This decision overturned a previous ruling by the Federal Court (2014 FC 1244) which held that the federal government had a duty to consult the Mikisew Cree following the introduction of the contentious Omnibus legislation (Bills C-38 and C-45) in 2012 that made changes to Canada’s environmental assessment regime through CEAA 2012, as well as related environmental legislation including the Fisheries Act, Species at Risk Act, and the Navigable Waters Protection Act (now Navigation Protection Act).  This Omnibus legislation sought to streamline certain regulatory processes and reduce the number of projects that were subject to federal environmental assessment.  At the Federal Court level, the Mikisew Cree argued that the duty to consult was triggered by the development and introduction of the new legislation because it reduced federal regulatory oversight on works or projects that may affect the Mikisew Cree’s treaty rights to hunt, fish, and trap.  The Federal Court found that the Crown did have a duty to consult the Mikisew Cree – but only after the two bills were introduced in Parliament, not before.  The scope of the duty was limited to providing notice and a reasonable opportunity to make submissions, and the relief granted by the Federal Court was solely declaratory in nature since the Omnibus Bills had already passed into law

In overturning the Federal Court decision, Justice De Montigny of the Federal Court of Appeal concluded that the legislative actions at issue were immune from judicial review, stating that “[i]f there is one principle that is beyond any doubt, it is that courts will not supervise the legislative process and will provide no relief until a bill has been enacted.” (at para. 59). Even if the actions were not immune from judicial review, Justice De Montigny held that it would be an undue interference with Parliament’s process and sovereignty for the courts to impose a duty to consult in the legislative process. He held that requiring a duty to consult at any stage of the legislative process would be “impractical and cumbersome”, “potentially grind the legislative process to a halt”, and would “fetter ministers and other members of Parliament in their law-making capacity” (at para. 60).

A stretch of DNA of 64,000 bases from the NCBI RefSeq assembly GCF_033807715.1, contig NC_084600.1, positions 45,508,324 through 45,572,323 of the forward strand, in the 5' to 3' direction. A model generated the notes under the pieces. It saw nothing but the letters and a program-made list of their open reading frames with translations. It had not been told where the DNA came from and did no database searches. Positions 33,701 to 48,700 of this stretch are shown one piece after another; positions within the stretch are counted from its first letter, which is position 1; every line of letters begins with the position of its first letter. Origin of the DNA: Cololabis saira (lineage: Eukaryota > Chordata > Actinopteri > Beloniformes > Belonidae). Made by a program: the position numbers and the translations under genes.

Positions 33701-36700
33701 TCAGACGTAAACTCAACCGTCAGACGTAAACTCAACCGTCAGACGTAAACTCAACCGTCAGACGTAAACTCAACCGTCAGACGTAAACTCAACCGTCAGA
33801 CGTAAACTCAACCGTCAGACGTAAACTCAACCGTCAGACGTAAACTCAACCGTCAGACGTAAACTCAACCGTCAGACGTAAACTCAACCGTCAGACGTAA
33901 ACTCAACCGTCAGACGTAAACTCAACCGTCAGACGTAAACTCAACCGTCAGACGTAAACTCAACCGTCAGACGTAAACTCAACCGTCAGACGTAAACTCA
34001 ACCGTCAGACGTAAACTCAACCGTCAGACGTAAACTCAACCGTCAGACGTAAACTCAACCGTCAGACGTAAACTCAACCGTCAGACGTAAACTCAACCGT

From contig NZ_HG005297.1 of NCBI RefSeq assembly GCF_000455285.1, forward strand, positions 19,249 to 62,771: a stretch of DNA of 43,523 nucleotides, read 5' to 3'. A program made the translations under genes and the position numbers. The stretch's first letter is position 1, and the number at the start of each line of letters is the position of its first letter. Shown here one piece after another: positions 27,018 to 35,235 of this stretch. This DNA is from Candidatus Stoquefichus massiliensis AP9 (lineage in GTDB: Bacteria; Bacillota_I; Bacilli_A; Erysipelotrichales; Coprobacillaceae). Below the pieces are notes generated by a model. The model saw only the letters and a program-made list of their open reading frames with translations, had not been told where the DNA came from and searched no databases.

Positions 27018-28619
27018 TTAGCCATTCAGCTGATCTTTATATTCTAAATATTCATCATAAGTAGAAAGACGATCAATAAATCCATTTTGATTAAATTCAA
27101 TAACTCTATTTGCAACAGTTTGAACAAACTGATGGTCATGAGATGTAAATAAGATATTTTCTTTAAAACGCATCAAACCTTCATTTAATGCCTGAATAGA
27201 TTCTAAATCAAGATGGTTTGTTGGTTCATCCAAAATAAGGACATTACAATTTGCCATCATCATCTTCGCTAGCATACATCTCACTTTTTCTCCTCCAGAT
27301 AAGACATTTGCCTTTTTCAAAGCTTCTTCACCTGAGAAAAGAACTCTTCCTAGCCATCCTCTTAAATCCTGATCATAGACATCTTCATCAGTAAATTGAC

Justice De Montigny noted that this obviously does not prevent governments from consulting with Aboriginal groups on legislation as a matter of good public policy and politics, nor does it prevent Aboriginal groups from advancing their interests through lobbying or submissions to parliamentary committees (at paras. 61-62). Justice De Montigny further acknowledged that consultation and accommodation may be necessary when carrying out statutory regimes, during which time strategic planning decisions may affect Aboriginal rights and interests (at para. 63).

In concurring minority reasons, Justice Pelletier decided the case more narrowly, holding that the duty to consult is not triggered by “legislation of general application whose effects are not specific to particular Aboriginal peoples or to the territories in which they have or claim an interest”. Justice Pelletier’s reasons suggest that this more qualified ruling took into consideration the risk of governments legislating around the duty to consult for a specific undertaking: